Yacht Racing for Dummies – What Happened Next – Part 1
Who Has The Right of Way?
Two Dueling Yachts – Windward Leeward Fight Out as They ‘Round The Mark’
Okay, let me start by saying how much I love this image of yacht racing. It says so much about why we sailboats, and in this case, why we race them. The passion, the energy, the skill, the fear, the emotion, the power of nature are all on display here.
I decided to write this blog when I spend 20 minutes discussing the whys and wherefores with a friend. And whether you are an aficionado of boats and racing or a complete novice in your understanding of the sport of Yacht Racing, looking at images like this is a fascinating insight for both camps.
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Setting the Scene for Yacht Racing
My Description of the Yacht Racing Image
Breaking down our discussion on yacht racing. We looked at what had just happened, what was happening now, and what would happen next. All this within the context of yachting, good seamanship, and the Racing Rules of Sailing.
There are 3 yachts in the picture (if you look carefully), but we shall only concern ourselves with the two in the foreground. Yacht 19, which is the ‘Windward’ Yacht on the left (the one which the wind will hit first), and 11 the ‘Leeward’ (pronounced “Loo’ard”) boat on the right.
To make sure yachts don’t crash into each other, there are a set of rules – sometimes called the ‘Rules of the road”. These basic (well, in theory at least) set of instructions are then turned into a racing set to allow for the sport to be competitive and fun. These are known as the Racing Rules of Sailing (RRS) and change every 4 years in sync with the Olympics.
The Rules of Yacht Racing
To stop boats from crashing every time they round a ‘mark’ (it’s the white inflatable in our image, but can be boats themselves, other fixed buoys in the water, sometimes even just a dot on your chart) the inside yacht if it has its nose in front, must be given room to move around before normal yacht racing rules kick back in.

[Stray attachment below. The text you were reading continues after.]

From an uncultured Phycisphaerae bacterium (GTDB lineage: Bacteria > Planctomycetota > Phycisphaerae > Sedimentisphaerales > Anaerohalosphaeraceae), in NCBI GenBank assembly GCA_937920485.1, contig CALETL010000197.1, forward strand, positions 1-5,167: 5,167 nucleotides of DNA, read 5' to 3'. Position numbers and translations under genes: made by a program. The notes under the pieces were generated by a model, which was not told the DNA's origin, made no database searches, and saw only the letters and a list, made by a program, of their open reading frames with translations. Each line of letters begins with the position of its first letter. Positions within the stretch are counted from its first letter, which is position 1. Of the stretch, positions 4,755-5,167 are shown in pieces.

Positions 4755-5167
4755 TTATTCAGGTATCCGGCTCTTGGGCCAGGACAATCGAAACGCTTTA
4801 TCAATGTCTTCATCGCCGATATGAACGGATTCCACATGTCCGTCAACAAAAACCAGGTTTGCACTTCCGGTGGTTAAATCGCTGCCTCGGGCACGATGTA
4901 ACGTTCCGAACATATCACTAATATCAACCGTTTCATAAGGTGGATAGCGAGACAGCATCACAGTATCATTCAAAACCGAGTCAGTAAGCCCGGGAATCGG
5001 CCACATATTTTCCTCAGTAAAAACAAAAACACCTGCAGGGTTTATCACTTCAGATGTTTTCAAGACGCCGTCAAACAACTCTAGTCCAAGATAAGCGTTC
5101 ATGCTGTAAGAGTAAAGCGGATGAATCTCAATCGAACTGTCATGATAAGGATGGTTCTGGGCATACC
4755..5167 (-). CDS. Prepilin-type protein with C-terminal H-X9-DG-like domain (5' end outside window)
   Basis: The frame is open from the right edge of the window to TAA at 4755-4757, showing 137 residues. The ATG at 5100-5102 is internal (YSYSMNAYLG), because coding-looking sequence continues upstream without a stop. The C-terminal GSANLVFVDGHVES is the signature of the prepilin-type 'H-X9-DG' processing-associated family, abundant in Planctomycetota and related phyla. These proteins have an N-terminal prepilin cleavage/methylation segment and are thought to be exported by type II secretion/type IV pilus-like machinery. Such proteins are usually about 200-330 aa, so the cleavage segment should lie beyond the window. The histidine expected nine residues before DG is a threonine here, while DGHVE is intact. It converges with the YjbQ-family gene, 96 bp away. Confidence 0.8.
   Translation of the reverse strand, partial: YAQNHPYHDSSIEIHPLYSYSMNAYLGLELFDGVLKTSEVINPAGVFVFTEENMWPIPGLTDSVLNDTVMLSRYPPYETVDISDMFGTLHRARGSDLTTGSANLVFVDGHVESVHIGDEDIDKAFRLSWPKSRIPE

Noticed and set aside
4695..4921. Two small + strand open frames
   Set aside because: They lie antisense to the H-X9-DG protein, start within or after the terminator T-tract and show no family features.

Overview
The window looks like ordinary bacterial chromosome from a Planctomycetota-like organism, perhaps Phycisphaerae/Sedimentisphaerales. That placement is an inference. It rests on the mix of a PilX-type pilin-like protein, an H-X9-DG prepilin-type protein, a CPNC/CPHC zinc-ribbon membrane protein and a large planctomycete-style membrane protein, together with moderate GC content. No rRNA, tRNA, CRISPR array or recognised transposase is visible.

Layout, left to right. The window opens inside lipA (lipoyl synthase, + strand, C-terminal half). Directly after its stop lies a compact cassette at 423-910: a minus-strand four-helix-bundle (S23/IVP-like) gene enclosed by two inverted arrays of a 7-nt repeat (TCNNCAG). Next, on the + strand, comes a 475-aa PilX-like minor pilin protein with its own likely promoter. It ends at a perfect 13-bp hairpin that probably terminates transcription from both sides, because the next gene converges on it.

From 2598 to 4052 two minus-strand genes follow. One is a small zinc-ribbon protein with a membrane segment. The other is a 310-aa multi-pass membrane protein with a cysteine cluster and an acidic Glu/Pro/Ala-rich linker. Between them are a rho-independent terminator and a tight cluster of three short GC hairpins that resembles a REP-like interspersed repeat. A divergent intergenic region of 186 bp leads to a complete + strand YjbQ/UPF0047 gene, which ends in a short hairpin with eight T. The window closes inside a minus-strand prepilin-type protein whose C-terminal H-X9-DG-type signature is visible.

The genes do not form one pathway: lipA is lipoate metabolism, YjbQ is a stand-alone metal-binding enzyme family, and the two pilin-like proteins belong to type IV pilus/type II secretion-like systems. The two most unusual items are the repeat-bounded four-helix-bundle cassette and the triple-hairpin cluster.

So in this image, 19 almost certainly has its nose overlapping the back of 11 on the approach to the turn, so it had to be allowed around. But here’s the thing, once around, as the ‘Windward Yacht’ she now has to keep clear of 11. As she came from behind (in every likelihood), 19 is free to sail anywhere she likes.
When a Leeward yacht overtakes, they must stick to their ‘proper course’ (always debated but defined as how you would go to be the fastest if there was no one else around). Now, 11 has probably already broken a rule, and 19 could or already have hailed “protest!”.
Phew! What a lot of yacht racing rules! But to break it down, 11 was given room to get around the ‘mark,’ but once she is there, she is obliged to do much more than she is to keep out of the way! 19 can’t deliberately nudge into her; he has probably already established that 11 is “in the way.” PROTEST!